NAM addresses Columbia free trade agreement.April 11, 2008 -
In response to House Speaker Nancy Pelosi's decision to change rules for vote on U.S.-Columbia free trade agreement, NAM President John Engler urged speaker to reconsider action. Congress has already approved preferences allowing Colombian producers to sell virtually unimpeded in U.S. market while U.S. faces barriers in Colombia adding average of 14% to cost of U.S.-made products. This is costing U.S. exporters $80 million/month on existing sales to Colombia.
NAM Urges Congress to Retain 90-day Timetable for Colombia Free Trade Agreement
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National Association Of Manufacturers (NAM)
1331 Pennsylvania Ave. N.W.
Washington, DC, 20004
Press release date: April 9, 2008
WASHINGTON, D.C. April 9, 2008 -- In response to House Speaker Nancy Pelosi's decision to change the rules for a vote on the U.S.-Colombia free trade agreement, NAM President John Engler issued the following statement:
I urge the Speaker to reconsider precipitous action to change the rules by which trade agreements are considered. The world is watching with amazement at how America is treating Colombia and how Congressional leaders are turning their backs on fair consideration of trade agreements.
The Colombian agreement deserves a vote on its merits. The NAM strongly supports the U.S.- Colombian agreement. While others may disagree, the agreement deserves full debate and a vote in the House. That procedure is provided by "fast track" and "trade promotion authority" which set the rules of the game by which other countries negotiate with us in good faith - including Colombia. This is too serious to be spurned in the heat of a political moment.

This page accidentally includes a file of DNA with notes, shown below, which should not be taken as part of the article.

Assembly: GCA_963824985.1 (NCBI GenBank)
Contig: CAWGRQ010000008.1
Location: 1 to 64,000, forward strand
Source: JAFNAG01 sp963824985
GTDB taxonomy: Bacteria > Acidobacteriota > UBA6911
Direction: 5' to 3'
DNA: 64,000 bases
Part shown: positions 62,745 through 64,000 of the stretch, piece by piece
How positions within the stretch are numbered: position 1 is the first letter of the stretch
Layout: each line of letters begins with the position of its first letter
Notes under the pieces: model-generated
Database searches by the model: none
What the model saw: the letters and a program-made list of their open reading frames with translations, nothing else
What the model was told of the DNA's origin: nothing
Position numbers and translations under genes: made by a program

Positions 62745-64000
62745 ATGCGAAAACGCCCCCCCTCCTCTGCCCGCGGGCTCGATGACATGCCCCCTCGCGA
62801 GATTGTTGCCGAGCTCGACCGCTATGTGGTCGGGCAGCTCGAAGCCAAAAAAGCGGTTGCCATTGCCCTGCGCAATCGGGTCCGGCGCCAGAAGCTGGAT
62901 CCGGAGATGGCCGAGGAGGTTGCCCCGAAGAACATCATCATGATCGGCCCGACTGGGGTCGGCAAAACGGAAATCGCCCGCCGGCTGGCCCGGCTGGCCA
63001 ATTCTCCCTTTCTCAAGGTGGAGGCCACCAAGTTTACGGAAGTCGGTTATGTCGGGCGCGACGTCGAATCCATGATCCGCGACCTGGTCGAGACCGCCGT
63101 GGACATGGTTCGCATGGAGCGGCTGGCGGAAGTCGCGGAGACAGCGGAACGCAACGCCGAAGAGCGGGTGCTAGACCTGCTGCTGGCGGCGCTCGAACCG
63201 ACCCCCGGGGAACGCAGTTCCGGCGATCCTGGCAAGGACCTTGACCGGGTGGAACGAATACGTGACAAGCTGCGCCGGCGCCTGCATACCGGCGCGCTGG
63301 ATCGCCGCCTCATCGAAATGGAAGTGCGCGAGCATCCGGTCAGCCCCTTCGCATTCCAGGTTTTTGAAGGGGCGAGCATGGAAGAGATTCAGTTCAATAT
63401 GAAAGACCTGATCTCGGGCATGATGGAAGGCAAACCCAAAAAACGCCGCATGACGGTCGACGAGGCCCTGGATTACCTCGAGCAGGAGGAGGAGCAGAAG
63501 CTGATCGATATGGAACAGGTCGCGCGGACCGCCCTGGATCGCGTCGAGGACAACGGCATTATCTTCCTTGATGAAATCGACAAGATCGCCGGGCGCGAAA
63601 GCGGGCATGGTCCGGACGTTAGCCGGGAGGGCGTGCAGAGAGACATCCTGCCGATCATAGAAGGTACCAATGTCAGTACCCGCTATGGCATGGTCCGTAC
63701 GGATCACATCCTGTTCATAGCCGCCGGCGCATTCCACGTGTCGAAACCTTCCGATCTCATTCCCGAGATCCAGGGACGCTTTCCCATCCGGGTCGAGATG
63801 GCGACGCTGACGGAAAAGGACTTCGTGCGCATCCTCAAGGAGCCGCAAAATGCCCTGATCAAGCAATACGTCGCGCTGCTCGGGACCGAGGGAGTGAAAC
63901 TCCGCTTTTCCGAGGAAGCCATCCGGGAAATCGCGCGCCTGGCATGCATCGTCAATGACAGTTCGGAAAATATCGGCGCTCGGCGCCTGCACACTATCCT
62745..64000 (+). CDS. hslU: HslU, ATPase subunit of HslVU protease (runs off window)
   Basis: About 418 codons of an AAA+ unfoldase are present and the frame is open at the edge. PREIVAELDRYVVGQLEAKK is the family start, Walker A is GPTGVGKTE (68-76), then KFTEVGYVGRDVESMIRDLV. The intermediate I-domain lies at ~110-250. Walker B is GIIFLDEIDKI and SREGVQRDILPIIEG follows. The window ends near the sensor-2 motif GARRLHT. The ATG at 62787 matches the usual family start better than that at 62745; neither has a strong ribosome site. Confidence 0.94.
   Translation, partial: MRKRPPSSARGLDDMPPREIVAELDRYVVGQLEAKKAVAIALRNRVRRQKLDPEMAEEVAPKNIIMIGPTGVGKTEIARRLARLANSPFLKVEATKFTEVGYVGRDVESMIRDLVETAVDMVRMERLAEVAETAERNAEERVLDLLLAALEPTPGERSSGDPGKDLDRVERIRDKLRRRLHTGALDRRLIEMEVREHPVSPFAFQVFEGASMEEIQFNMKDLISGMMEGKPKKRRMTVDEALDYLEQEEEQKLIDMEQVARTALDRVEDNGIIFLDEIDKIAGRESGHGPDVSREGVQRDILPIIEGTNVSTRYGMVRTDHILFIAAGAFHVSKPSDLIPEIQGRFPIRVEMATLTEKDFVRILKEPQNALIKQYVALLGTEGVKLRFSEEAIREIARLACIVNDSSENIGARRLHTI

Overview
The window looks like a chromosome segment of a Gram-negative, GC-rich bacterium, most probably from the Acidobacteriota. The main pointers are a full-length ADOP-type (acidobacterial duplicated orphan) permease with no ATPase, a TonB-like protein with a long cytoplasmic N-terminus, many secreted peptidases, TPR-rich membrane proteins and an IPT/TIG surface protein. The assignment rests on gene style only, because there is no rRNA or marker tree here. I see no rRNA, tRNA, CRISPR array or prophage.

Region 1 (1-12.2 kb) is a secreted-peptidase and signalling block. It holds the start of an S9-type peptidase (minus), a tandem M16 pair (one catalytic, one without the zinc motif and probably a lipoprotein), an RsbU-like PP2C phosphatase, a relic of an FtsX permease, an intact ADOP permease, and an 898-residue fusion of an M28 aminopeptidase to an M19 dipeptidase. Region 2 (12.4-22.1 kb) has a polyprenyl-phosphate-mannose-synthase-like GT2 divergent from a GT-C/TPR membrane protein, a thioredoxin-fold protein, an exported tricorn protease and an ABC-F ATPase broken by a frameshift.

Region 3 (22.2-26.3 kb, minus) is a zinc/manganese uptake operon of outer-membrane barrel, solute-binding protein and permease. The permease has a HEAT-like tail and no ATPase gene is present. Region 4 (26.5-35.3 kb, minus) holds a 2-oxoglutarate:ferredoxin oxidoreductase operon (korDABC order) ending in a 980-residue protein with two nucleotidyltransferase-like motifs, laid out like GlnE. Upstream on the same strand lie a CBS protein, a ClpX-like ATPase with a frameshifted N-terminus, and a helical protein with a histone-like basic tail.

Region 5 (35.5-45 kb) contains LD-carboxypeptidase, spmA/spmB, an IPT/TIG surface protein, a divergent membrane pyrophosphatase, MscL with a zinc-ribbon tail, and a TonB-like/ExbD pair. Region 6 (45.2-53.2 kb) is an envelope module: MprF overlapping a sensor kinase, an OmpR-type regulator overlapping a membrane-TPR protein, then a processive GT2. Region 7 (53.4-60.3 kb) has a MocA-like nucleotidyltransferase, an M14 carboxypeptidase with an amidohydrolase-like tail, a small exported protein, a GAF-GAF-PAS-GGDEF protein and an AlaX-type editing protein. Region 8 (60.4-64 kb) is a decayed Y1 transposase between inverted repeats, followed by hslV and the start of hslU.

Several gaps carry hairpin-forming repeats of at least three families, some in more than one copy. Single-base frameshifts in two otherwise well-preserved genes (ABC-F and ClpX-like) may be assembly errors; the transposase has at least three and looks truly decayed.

Congress has already approved preferences allowing Colombian producers to sell virtually unimpeded in our market while we face barriers in Colombia adding an average of 14 percent to the cost of U.S.-made products. This is costing U.S. exporters right now $80 million a month on existing sales to Colombia, and those sales would increase substantially if the tariff were removed.
The NAM says the Colombian agreement should be voted up or down for what it is, not stuck in a closet because the leadership does not want a vote. The right path is to let it be debated and let it be voted on honestly with each member of the House voting his or her conscience.
I am extremely concerned that the action Speaker Pelosi has proposed will not only prevent timely and fair consideration of the U.S.-Colombia agreement, but will also fundamentally end future effectiveness of any fast track/trade promotion authority process. If this process is undermined in such a way, the ability of the United States to enter or complete trade agreements with other countries will be severely compromised, both now and in the future.
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